When you’re at the DMV to get a new driver’s license, you’ll be asked about your height, eye color, organ donor status, and whether you would like to register to vote. But in California, that last question will soon be eliminated.
Along with 13 other bills, Gov. Jerry Brown signed legislation on Saturday that would automatically register people to vote when they receive or renew their driver’s license, theLos Angeles Times reports.
“The New Motor Voter Act will make our democracy stronger by removing a key barrier to voting for millions of California citizens,” saidSecretary of State Alex Padilla, who sponsored the bill, in a statement following Brown’s decision. “Citizens should not be required to opt in to their fundamental right to vote. We do not have to opt in to other rights, such as free speech or due process. The right to vote should be no different.”
California’s bill expands on the National Voter Registration Act of 1993, which requires workers at the DMV to offer registration forms, but whether the forms are always offered has been difficult to track. California is the second state after Oregon, where officials signed a similar bill into law earlier this year, to have a proactive registration process. Residents will be able to opt out if they do not want to register to vote.
This bills’ passing comes at time when registration laws have tightened around the country. Nebraska and North Carolina repealed same-day registration in 2013. Alabama, Arizona, Kansas, and Tenessee require proof of citizenship when registering to vote.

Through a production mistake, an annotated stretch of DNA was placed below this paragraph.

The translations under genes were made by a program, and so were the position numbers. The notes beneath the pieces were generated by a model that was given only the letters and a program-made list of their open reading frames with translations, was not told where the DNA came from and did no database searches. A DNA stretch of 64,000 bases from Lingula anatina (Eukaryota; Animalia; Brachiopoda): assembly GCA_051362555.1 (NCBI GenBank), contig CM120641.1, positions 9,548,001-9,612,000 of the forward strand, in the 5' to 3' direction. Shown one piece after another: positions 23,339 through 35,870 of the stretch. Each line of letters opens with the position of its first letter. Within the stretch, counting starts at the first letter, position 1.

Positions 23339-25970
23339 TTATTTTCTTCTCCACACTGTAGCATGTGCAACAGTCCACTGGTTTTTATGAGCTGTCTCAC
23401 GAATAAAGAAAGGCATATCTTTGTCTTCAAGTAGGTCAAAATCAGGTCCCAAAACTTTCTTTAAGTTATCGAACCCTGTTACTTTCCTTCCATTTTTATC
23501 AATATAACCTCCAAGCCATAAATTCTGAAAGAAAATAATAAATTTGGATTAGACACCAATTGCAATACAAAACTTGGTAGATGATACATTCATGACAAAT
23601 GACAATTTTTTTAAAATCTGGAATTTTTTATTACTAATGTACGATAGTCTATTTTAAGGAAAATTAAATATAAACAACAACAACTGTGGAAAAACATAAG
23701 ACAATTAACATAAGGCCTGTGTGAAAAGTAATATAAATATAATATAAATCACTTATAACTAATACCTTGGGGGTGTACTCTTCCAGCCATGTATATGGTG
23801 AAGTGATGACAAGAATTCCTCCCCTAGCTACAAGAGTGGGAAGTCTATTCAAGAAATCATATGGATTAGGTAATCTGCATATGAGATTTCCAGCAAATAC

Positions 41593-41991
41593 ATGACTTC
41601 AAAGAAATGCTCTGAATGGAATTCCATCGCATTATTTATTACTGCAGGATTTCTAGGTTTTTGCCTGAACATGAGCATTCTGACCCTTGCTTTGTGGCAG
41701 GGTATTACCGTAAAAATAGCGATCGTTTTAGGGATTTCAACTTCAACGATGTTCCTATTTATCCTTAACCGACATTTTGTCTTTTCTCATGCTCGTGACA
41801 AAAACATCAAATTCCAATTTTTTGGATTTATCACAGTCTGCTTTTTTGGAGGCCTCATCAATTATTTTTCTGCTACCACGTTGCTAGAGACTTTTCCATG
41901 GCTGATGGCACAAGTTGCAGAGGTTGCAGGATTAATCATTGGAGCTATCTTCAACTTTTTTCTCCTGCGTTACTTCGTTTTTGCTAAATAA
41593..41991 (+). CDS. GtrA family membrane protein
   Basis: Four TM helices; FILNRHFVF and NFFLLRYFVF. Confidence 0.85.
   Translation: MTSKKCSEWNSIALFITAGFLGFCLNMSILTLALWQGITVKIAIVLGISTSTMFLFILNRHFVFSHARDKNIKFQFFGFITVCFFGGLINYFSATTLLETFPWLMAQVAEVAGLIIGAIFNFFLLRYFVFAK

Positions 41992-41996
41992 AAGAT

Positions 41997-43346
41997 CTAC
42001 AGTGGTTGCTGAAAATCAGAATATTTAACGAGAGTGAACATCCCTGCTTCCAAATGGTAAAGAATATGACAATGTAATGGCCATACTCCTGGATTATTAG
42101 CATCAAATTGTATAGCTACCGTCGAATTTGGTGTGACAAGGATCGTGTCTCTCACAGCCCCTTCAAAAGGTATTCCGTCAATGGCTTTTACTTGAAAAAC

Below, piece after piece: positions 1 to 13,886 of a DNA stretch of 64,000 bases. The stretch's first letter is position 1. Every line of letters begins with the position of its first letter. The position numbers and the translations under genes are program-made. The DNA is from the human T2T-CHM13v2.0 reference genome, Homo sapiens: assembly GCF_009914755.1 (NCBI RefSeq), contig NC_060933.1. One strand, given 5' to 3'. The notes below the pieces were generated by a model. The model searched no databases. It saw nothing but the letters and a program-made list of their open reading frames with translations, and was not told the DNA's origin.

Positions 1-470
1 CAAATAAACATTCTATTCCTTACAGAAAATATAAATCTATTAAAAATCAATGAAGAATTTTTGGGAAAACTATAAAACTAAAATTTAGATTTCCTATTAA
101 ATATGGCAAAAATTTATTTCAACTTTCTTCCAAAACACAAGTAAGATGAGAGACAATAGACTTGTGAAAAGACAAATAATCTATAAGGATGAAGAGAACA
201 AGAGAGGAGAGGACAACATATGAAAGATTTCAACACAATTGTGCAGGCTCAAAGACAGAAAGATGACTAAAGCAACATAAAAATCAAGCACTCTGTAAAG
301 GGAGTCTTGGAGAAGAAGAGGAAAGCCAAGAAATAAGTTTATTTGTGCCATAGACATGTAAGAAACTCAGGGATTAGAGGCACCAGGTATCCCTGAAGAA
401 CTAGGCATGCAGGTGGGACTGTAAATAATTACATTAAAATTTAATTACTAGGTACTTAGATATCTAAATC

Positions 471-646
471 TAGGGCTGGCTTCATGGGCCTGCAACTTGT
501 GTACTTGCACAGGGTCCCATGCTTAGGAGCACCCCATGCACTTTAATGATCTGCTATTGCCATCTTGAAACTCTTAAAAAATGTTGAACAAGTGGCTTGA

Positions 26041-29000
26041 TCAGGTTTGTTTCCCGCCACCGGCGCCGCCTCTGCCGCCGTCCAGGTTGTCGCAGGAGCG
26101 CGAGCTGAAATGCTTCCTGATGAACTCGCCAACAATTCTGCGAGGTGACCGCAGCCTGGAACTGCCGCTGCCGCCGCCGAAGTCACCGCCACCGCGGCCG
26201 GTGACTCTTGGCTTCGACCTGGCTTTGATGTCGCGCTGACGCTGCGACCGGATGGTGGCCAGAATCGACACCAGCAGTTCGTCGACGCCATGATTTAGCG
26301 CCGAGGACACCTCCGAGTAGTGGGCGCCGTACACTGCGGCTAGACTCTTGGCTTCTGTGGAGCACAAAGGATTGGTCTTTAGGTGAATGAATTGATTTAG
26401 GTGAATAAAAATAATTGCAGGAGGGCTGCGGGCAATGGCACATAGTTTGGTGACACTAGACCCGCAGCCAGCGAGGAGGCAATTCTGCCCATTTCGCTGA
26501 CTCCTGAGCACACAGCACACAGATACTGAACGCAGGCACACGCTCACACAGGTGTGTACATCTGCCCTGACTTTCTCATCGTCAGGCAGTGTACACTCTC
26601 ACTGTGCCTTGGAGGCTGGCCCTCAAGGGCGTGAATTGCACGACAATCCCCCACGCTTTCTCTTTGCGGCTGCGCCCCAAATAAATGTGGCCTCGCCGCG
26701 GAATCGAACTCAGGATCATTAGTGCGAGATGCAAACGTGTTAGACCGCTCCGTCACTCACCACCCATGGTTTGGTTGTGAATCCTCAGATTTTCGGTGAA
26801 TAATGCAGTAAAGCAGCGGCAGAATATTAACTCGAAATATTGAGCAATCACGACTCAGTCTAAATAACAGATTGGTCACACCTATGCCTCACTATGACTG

Critics of the bill fear that the automatic process will register people who can receive a driver’s license but are not eligible to vote, while supporters say the bill has protections in place to prevent that from happening.
Fewer than 42 percent of California’s registered voters cast a ballot in the 2014 election—the lowest since World War II, according to a report compiled by the Center for Regional Change at the University of California, Davis. The report links low voter turnout to low registration levels. Automatic registration is expected to especially empower young and minority voters. Only 52 percent of people ages 18 to 24, 62 percent of Latinos, and 50 percent of Asian Americans are registered to vote.
“It’s removing the first barrier to voting, which is registration,” said Assemblywoman Lorena Gonzalez, D-San Diego, the bill’s author. “It’s going to lead to millions more Californians being registered to vote.”
The law goes into effect next year, but California will have to create a database first, according to the Times. VoteCal is expected to be ready by June of next year—just in time for the presidential primary election.
This story was originally published on Take Part.